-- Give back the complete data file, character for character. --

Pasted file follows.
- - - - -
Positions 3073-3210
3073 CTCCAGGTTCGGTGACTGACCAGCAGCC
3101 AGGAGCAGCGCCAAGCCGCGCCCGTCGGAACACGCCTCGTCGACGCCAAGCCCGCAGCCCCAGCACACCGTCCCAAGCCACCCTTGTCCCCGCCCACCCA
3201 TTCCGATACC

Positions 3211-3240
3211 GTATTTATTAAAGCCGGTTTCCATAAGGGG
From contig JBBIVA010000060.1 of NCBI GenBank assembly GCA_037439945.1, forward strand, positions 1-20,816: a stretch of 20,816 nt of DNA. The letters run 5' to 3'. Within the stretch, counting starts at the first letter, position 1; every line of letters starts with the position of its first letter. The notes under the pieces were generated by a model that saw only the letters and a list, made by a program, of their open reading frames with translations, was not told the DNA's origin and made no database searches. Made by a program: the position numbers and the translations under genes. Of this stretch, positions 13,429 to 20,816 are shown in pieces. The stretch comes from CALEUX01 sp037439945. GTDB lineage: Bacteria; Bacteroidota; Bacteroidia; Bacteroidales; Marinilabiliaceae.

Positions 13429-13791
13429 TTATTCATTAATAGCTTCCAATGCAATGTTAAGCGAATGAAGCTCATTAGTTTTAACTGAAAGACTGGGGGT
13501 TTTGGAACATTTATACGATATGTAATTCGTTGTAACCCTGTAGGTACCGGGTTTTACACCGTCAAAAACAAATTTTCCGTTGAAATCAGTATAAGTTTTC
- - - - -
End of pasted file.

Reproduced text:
Positions 3073-3210
3073 CTCCAGGTTCGGTGACTGACCAGCAGCC
3101 AGGAGCAGCGCCAAGCCGCGCCCGTCGGAACACGCCTCGTCGACGCCAAGCCCGCAGCCCCAGCACACCGTCCCAAGCCACCCTTGTCCCCGCCCACCCA
3201 TTCCGATACC

Positions 3211-3240
3211 GTATTTATTAAAGCCGGTTTCCATAAGGGG
From contig JBBIVA010000060.1 of NCBI GenBank assembly GCA_037439945.1, forward strand, positions 1-20,816: a stretch of 20,816 nt of DNA. The letters run 5' to 3'. Within the stretch, counting starts at the first letter, position 1; every line of letters starts with the position of its first letter. The notes under the pieces were generated by a model that saw only the letters and a list, made by a program, of their open reading frames with translations, was not told the DNA's origin and made no database searches. Made by a program: the position numbers and the translations under genes. Of this stretch, positions 13,429 to 20,816 are shown in pieces. The stretch comes from CALEUX01 sp037439945. GTDB lineage: Bacteria; Bacteroidota; Bacteroidia; Bacteroidales; Marinilabiliaceae.

Positions 13429-13791
13429 TTATTCATTAATAGCTTCCAATGCAATGTTAAGCGAATGAAGCTCATTAGTTTTAACTGAAAGACTGGGGGT
13501 TTTGGAACATTTATACGATATGTAATTCGTTGTAACCCTGTAGGTACCGGGTTTTACACCGTCAAAAACAAATTTTCCGTTGAAATCAGTATAAGTTTTC